Academy of Chiropractic Personal Injury & Primary Spine Care Program

Quickie Consult 24

From the Desk of Dr. Mark Studin
Academy of Chiropractic
Preamble: Many of the issues I bring to you are very small, yet each issue is just that, an issue. If you take care of the small issues, then you will be able to build and more importantly, focus on the bigger issues...a larger practice and more family time.

"Beware of the MRI Interpretation"

Over the years, a neurosurgeon who is a close friend, warned me of incorrect radiologists’ interpretations of MRI’s. His perspective was that if the read was wrong and he operated, the outcome could be disastrous to the patient. We, as chiropractors, can ill afford a misread. Other than the surgeon who cuts, chiropractors introduce a high velocity thrust into the patient’s spine for the correction of vertebral subluxation and a misread by the radiologist can also be disastrous to our patients and our practices.


There are many contraindications to adjusting a spine, and most are related to space occupying lesions in and around the cord and/or nerve roots. These “risk factors” are always diagnosed via imaging and advanced imaging, x-ray, MRI and CAT scan, and we, as a profession, largely rely on the interpretation by the expert, the radiologist, for guidance. Just yesterday, I did 2 P-IME’s for an attorney and compared the MRI reports to the film. The radiologist was 0 for 2 in accuracy; both films were misread. The first reported a cord compression at C4-5 and the second reported a normal C5-6.


The first had no cord compression. The radiologist read only the saggital view, ignoring the axial view, and therefore, this patient was not adjusted by the chiropractor because of the cord compression reported by the radiologist. As a result, this patient suffered for 4 years with no care, as the chiropractor would not adjust (correctly) a spine with cord compression. The doctor referred the patient to an orthopedist, who in turn sent her to physical therapy. If the chiropractor was able to interpret the MRI’s independently, this patient would have stayed under his care and the patient would have gotten better. Good for the patient, good for the doctor’s practice!


The second patient, in spite of the normal interpretation by the radiologist, had a broad base herniation compressing the cord, as the radiologist apparently read the MRI slice that was through the vertebral body and not the disc. As a result, the doctor, thinking everything was normal, vigorously adjusted the patient’s spine. Over a short amount of time, the patient got worse and wound up needing surgery. The doctor was eventually sued and the case was settled out of court. As a result of money being paid, his state, as is mandatory, had an investigation and found him guilty of gross misconduct, taking his license away and levying a serious fine against the doctor. His defense was the MRI was interpreted by the radiologist incorrectly. The answer from the state board was the doctor is responsible for the film and the care of the patient, in spite of the radiologist.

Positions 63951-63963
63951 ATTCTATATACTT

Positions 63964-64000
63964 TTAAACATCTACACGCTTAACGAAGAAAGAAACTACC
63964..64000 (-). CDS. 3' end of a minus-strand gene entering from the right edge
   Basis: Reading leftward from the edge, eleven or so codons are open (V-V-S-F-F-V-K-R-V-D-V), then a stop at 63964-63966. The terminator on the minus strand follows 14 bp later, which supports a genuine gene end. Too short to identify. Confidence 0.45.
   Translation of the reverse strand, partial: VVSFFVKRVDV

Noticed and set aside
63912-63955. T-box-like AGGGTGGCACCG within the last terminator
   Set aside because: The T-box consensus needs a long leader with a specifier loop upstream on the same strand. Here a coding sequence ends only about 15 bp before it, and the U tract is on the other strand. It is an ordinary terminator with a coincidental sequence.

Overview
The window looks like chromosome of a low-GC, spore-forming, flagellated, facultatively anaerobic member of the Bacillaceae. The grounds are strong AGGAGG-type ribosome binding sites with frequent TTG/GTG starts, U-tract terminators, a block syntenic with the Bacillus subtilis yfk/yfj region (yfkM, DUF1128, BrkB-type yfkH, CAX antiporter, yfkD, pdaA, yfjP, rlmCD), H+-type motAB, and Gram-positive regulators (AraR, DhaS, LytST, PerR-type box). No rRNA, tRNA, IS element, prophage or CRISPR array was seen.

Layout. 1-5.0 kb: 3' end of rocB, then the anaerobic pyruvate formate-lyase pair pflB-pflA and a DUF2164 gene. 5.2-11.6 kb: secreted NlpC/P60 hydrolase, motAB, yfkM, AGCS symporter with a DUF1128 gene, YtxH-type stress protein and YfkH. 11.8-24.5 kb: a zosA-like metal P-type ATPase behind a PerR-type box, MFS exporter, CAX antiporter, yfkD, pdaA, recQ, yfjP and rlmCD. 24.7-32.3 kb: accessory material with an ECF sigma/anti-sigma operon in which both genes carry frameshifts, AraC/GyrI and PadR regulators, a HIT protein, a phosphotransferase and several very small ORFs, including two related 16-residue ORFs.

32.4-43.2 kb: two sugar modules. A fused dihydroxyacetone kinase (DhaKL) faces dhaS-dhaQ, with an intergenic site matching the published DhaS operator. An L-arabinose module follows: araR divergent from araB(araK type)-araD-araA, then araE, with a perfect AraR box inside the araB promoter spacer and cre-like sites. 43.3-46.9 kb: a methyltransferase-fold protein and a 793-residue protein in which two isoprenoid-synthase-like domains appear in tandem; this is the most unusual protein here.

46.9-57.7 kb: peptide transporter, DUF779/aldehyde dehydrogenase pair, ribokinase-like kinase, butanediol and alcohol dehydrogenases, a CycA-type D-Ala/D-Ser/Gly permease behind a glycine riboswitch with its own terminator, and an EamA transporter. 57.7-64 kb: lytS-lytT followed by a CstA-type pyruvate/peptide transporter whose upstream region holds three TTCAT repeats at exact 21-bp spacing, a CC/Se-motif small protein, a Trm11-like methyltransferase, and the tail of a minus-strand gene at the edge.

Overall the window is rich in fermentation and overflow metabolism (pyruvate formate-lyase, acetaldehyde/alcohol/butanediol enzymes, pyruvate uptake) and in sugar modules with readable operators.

As a side note, nothing happened to the radiologist who misinterpreted the film, as it was deemed it was the chiropractor’s actions that caused the harm. Not fair, but factual.


The moral of the story is you have to be able to read what you rely on. Not ordering the MRI leaves you exposed, and not being able to pick up a bad read also leaves you exposed. The solution is simple; learn to read MRI’s. You do not have to become a radiologist; you need to understand the basics. Get the knowledge and the credentials and protect the wellbeing of your patients, your practice and your license. Being the “best-of-the-best” is more than just a platitude!

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